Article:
J&J vaccine gets green light in the EU

By Rachel Arthur

- Last updated on GMT

The green light in the EU follows that of the EUA in the US last month. Pic:getty/keikona
The green light in the EU follows that of the EUA in the US last month. Pic:getty/keikona

Related tags Johnson & johnson Ema European union COVID-19 vaccine

Johnson & Johnson’s COVID-19 vaccine has been granted a conditional marketing authorisation (CMA) in the European Union.

The EMA issued a positive opinion on the vaccine this morning, followed by ratification by the European Commission. The EU has ordered 200 million doses of the vaccine: enough for 200 million people.

While the vaccine has been authorized for people aged 18+, the EMA and Janssen are also working on plans to conduct trials ‘from birth to less than 18 years of age’.​ These studies will also explore a two dose regimen.

The vaccine received its first authorization last month in the US.

Fourth EU vaccine

The J&J vaccine will become the fourth COVID-19 vaccine to be authorized across the 27 Member States: following Pfizer in December, and Moderna and AstraZeneca in January. J&J’s vaccine, however, differs from other authorized vaccines in that it is a one-dose regimen.

“After a thorough evaluation, EMA’s human medicines committee (CHMP) concluded by consensus that the data on the vaccine were robust and met the criteria for efficacy, safety and quality,”​ says the EMA.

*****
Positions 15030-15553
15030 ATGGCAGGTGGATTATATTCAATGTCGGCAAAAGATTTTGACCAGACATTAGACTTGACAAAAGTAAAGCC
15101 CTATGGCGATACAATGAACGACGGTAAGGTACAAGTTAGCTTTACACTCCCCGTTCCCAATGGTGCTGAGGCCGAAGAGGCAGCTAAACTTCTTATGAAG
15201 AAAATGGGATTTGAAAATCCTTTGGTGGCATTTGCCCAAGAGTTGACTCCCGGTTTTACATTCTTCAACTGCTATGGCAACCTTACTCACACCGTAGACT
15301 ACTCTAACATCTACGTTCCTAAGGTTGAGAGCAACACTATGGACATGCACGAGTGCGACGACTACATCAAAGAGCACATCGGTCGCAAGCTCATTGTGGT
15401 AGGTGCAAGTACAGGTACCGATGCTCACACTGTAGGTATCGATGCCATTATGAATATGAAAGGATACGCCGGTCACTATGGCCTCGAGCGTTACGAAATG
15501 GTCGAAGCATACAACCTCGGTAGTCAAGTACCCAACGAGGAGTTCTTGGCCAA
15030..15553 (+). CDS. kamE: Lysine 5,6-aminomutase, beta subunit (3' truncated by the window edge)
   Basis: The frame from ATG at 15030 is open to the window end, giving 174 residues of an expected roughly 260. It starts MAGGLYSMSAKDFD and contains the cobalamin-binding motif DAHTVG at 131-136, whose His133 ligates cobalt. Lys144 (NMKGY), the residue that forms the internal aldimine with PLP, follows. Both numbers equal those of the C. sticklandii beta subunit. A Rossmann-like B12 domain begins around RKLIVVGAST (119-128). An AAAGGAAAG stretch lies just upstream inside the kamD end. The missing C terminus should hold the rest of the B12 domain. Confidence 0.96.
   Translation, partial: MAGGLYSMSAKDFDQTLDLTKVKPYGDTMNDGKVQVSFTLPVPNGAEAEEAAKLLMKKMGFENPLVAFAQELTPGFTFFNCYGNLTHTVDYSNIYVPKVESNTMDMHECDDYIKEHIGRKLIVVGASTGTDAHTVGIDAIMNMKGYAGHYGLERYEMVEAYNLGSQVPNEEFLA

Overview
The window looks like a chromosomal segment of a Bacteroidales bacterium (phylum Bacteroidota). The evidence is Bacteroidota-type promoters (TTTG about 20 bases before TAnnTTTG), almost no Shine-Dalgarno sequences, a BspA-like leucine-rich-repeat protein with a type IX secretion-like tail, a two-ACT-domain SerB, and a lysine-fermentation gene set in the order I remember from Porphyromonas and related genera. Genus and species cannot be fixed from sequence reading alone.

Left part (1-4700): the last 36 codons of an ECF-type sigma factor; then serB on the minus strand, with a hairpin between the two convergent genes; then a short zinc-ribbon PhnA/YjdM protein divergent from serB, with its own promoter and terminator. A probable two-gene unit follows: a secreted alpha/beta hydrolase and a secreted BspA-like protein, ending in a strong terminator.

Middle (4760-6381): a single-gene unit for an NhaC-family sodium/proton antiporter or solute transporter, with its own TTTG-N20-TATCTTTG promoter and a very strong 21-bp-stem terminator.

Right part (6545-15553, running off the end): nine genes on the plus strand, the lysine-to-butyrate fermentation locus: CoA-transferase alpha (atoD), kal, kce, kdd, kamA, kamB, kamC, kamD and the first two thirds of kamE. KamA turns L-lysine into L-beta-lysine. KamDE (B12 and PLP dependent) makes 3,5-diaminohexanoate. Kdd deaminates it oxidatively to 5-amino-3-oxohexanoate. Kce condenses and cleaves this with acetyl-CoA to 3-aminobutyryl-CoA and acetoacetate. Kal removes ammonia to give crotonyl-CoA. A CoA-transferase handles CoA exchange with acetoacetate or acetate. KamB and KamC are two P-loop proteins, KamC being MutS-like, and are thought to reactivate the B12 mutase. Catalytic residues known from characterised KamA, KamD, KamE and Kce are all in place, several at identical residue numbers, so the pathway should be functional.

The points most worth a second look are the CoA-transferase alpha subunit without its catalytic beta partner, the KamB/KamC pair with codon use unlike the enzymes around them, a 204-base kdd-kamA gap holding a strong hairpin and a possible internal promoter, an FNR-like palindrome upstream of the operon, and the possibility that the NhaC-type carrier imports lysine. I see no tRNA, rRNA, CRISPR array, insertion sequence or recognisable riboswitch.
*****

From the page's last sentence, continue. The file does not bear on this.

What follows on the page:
In the EU, a CMA is the fast-track authorisation procedure to speed up approval of treatments and vaccines for public health emergencies. 

A CMA guarantees that the approved medicine or vaccine meets rigorous EU standards for efficacy, safety and quality and is manufactured in approved, certified facilities in line with high pharmaceutical standards for large-scale production.

Once a CMA has been granted, companies must provide further data from ongoing or new studies within pre-defined deadlines to confirm that the benefits continue to outweigh the risks.

The vaccine

The Ad26.COV2.S vaccine is manufactured using adenovirus type 26 (Ad26): which delivers a piece of the DNA used to make the “spike” protein of the SARS-CoV-2 virus.

It is based on Janssen’s Ad26 vector platform, which is already used with other vaccines (the Ad26.ZEBOV/MVA-BN-Filo Ebola vaccine was approved by the European Medicines Agency in July; while investigational vaccines are being developed against Zika, filovirus, HIV, HPV, malaria, and respiratory syncytial virus).

The vaccine was found to be 67% effective at reducing moderate to severe COVID-19 cases in a global Phase 3 trial. This included a cohort in South Africa, allowing the company to also determine the vaccine is 52% effective against the B.1.351 strain.

As a one-shot vaccine, it has the potential to offer a logistical advantage and help vaccinate more people more quickly.

The vaccine can be stored at refrigerated temperatures for up to 3 months.

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